Australian business conditions best in four years: survey
SYDNEY (Reuters) - A measure of Australian business conditions hit the highest in four years in July as firms reported a sharp pick up in sales and profitability, though many remained reluctant to hire new workers.
National Australia Bank's survey of more than 400 firms showed its index of business conditions jumped 6 points to stand at +8 in July, the highest since early 2010 and an upbeat sign for the economy in the third quarter.
The survey's measure of sales climbed 7 points to +14, while that for profitability surged 7 points to +10. The employment index added 3 points but was still soft overall at 0.
The pick up in activity also looked to have legs with the index of forward orders rising 4 points to +5, well above its long-run average.
"Firms still appear unfazed by the Federal government's 'tough budget', possibly taking comfort in the bounce back in consumer confidence," said NAB's chief economist, Alan Oster.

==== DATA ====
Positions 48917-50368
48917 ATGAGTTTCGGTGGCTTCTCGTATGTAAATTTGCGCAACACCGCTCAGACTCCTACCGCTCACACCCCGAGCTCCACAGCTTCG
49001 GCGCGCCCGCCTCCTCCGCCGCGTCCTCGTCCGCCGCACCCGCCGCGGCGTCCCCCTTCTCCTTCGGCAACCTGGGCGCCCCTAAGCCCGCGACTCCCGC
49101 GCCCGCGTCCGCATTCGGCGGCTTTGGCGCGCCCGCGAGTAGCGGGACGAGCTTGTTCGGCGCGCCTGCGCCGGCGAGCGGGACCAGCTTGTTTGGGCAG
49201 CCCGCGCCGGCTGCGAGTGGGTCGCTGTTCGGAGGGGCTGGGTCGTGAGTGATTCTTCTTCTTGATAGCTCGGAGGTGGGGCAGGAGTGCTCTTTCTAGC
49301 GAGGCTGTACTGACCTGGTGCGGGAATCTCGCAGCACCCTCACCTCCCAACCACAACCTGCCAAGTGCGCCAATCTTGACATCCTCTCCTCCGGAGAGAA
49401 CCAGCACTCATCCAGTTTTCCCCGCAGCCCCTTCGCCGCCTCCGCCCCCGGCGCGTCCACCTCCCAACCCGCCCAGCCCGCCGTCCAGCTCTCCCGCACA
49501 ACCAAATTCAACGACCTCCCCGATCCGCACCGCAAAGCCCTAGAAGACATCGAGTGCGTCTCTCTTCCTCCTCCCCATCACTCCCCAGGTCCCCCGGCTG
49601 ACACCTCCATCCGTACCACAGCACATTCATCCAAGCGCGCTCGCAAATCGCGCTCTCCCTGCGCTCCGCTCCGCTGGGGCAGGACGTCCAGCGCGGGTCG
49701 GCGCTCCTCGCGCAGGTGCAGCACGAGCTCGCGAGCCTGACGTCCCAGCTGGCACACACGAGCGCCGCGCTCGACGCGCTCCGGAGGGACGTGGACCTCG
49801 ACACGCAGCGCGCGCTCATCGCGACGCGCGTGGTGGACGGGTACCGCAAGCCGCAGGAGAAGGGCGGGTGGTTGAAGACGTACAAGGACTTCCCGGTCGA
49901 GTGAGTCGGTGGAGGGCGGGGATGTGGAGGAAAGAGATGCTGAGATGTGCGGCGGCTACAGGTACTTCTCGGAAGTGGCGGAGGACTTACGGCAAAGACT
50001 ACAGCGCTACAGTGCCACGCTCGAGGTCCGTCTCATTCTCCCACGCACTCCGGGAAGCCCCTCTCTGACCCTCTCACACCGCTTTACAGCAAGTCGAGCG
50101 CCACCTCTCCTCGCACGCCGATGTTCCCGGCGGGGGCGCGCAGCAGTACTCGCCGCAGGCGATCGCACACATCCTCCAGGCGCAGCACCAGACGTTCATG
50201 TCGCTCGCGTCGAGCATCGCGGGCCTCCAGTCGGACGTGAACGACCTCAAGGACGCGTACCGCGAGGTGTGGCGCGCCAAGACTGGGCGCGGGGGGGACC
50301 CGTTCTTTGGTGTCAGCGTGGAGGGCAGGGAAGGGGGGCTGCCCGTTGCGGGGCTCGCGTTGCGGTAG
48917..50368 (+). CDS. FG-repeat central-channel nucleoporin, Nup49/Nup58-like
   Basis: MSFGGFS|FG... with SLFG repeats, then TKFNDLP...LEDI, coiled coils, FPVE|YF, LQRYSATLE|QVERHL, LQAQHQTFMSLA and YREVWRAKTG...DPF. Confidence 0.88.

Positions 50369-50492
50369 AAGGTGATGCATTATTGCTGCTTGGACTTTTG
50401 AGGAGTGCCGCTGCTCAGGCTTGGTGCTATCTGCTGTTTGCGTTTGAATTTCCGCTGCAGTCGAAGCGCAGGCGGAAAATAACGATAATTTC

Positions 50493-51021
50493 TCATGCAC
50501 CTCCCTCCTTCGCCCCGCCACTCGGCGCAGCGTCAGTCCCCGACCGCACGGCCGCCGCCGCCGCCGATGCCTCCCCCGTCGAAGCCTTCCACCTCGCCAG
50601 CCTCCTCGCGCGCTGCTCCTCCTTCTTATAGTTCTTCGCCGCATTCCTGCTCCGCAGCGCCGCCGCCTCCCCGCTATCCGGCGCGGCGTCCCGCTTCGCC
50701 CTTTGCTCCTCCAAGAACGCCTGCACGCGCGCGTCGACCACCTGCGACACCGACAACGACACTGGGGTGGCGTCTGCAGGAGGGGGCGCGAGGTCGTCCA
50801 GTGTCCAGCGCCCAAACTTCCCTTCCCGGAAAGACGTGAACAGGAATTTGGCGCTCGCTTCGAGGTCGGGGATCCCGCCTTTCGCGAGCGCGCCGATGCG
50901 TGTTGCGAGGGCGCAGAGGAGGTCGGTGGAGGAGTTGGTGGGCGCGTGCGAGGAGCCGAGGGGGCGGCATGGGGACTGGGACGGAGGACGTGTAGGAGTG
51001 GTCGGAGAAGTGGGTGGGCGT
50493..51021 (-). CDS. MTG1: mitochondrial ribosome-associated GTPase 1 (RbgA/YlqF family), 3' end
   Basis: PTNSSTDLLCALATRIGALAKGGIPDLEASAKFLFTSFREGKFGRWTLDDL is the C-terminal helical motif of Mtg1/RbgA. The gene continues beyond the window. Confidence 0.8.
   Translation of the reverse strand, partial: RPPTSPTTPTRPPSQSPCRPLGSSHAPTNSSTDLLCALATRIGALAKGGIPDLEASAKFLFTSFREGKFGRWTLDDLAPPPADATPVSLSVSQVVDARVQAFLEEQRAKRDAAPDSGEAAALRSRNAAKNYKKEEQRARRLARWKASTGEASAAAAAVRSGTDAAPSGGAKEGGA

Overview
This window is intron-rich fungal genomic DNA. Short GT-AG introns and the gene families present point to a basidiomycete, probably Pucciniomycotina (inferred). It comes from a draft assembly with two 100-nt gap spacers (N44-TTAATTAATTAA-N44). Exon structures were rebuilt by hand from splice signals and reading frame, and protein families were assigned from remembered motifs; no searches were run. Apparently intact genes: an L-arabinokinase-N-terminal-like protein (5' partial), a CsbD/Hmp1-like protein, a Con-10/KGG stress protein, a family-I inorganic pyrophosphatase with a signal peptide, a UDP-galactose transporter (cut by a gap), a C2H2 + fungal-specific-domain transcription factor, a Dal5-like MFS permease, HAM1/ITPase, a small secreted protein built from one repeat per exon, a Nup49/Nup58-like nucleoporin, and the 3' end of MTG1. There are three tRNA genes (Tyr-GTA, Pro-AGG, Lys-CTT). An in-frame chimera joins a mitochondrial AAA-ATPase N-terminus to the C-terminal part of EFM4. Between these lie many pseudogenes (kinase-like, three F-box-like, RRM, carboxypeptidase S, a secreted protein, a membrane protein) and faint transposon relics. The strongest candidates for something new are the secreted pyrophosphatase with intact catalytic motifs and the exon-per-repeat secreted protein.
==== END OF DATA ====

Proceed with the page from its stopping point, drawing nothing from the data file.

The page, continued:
"Stronger sales and profits are driving the trend, but the recovery continues to be relatively jobless with the employment index seeing more moderate gains."
The improvement would be welcome news to the Reserve Bank of Australia (RBA) which has held interest rates at record lows of 2.5 percent for an entire year to support the economy as a long boom in mining investment fades.
The central bank is a close watcher of the NAB survey, which has a good track record as a leading indicator of economic activity.
The survey showed capacity utilization jumped notably in July to 81.0 percent, following a sharp fall in June, reaching its highest level since early 2012.
Measures of price pressures accelerated a little in July. Labour costs were up 1 percent at a quarterly rate, in part due to a rise in the minimum wage.
Final product prices remained subdued, though retail prices did pick up somewhat.
(Reporting by Wayne Cole; Editing by Shri Navaratnam)
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